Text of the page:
In one example implementation, service gateway 14 may include software in order to achieve the out of order packet management functions outlined herein. These activities can be facilitated by sequence number tracking module 48 (and/or any of its associated internal components). Service gateway 14 can include memory elements for storing information to be used in achieving the intelligent out of order packet management, as outlined herein. Additionally, service gateway 14 may include a processor that can execute software or an algorithm to perform the out of order packet management, as discussed in this Specification. This device may further keep information in any suitable memory element [random access memory (RAM), ROM, EPROM, EEPROM, ASIC, etc.], software, hardware, or in any other suitable component, device, element, or object where appropriate and based on particular needs. Any of the memory items discussed herein (e.g., database, lookup table, cache, etc.) should be construed as being encompassed within the broad term ‘memory element.’ Similarly, any of the potential processing elements, modules, and machines described in this Specification should be construed as being encompassed within the broad term ‘processor.’ Each of the network elements can also include suitable interfaces for receiving, transmitting, and/or otherwise communicating data or information in a network environment.

Note that with the example provided above, as well as numerous other examples provided herein, interaction may be described in terms of two, three, or four network elements. However, this has been done for purposes of clarity and example only. In certain cases, it may be easier to describe one or more of the functionalities of a given set of flows by only referencing a limited number of network elements. It should be appreciated that communication system 10 (and its teachings) are readily scalable and can accommodate a large number of components, as well as more complicated/sophisticated arrangements and configurations. Accordingly, the examples provided should not limit the scope or inhibit the broad teachings of communication system 10 as potentially applied to a myriad of other architectures.

It is also important to note that the steps in the preceding flow diagrams illustrate only some of the possible signaling scenarios and patterns that may be executed by, or within, communication system 10. Some of these steps may be deleted or removed where appropriate, or these steps may be modified or changed considerably without departing from the scope of the present disclosure. In addition, a number of these operations have been described as being executed concurrently with, or in parallel to, one or more additional operations. However, the timing of these operations may be altered considerably. The preceding operational flows have been offered for purposes of example and discussion. Substantial flexibility is provided by communication system 10 in that any suitable arrangements, chronologies, configurations, and timing mechanisms may be provided without departing from the teachings of the present disclosure.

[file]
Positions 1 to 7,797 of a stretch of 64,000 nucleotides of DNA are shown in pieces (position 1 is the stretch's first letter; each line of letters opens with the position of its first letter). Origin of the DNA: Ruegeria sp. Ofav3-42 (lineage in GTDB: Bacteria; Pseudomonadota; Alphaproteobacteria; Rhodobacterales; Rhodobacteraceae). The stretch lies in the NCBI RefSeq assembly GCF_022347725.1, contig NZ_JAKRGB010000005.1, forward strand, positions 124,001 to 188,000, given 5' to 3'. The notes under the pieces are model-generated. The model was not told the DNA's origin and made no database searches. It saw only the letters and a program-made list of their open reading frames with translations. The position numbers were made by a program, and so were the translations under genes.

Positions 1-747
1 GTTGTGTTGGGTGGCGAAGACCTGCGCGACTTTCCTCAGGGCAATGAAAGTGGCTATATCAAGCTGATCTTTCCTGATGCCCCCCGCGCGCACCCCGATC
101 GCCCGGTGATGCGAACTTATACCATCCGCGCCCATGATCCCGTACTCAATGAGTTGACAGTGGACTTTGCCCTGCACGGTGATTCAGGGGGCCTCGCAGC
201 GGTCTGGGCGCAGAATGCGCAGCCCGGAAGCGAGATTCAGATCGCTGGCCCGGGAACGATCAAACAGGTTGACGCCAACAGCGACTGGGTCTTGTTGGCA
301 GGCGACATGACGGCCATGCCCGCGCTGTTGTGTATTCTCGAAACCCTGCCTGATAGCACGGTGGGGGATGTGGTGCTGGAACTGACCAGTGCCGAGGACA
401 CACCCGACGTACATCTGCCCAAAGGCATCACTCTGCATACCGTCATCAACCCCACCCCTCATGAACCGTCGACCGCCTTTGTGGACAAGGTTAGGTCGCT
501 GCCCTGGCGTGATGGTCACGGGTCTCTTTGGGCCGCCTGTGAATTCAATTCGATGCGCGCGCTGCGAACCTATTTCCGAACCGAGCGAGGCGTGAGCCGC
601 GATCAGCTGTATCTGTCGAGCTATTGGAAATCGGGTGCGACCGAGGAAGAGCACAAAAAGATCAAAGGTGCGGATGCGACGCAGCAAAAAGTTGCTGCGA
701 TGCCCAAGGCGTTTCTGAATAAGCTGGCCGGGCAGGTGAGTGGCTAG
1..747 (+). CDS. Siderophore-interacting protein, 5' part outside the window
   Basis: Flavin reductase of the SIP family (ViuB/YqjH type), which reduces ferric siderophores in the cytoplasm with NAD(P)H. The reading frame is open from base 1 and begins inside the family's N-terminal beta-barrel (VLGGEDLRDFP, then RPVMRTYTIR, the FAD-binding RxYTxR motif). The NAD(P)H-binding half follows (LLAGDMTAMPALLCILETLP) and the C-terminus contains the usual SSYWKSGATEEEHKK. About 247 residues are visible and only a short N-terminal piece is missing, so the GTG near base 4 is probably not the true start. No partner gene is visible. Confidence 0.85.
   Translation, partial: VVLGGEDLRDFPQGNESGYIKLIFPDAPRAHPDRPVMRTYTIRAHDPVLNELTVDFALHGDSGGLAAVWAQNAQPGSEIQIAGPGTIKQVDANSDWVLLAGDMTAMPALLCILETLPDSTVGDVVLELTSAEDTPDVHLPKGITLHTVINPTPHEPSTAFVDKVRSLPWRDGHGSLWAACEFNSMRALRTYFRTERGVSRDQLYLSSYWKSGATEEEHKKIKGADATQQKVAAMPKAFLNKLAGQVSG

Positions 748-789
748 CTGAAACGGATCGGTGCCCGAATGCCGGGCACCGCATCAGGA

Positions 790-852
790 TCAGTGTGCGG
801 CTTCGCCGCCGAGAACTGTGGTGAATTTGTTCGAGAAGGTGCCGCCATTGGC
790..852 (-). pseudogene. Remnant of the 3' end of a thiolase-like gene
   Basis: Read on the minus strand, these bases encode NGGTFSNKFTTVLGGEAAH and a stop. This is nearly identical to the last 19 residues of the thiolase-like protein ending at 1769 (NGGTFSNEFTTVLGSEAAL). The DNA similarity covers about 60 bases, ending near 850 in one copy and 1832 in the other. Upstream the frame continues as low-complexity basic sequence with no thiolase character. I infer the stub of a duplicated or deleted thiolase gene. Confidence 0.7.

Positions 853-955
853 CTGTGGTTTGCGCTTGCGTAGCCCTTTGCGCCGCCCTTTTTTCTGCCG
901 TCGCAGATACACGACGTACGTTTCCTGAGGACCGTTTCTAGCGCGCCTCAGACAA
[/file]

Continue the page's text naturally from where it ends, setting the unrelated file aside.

Although the present disclosure has been described in detail with reference to particular arrangements and configurations, these example configurations and arrangements may be changed significantly without departing from the scope of the present disclosure. For example, although the present disclosure has been described with reference to particular communication exchanges involving certain GGSN components, communication system 10 may be applicable to other protocols and arrangements such as any type of network access server (NAS), GPRS entry point, etc. Moreover, the present disclosure is equally applicable to various wireless technologies including Wi-Fi, WiMax, etc. In addition, other example environments that could use the features defined herein include Pico and femto architectures, where an appropriate out of order packet management would occur for one or more packets. Moreover, although communication system 10 has been illustrated with reference to particular elements and operations that facilitate the communication process, these elements and operations may be replaced by any suitable architecture or process that achieves the intended functionality of communication system 10.

Claims (20)

What is claimed is:
1. A method, comprising:
creating by a network element an entry comprising an out of order (“OOO”) sequence number range associated with a flow, wherein the OOO sequence number range is indicated by a request packet received at the network element;
receiving by the network element a packet associated with the flow, wherein the packet corresponds to a first sequence number range, wherein the first sequence number range falls within the OOO sequence number range designated in the entry;
updating the entry to remove sequence numbers comprising the first sequence number range from the OOO sequence number range; and
forwarding the packet without awaiting receipt of any other packets associated with the flow;
wherein the updating and forwarding are performed by the network element.
2. The method of claim 1, further comprising receiving at the network element a request packet associated with the flow.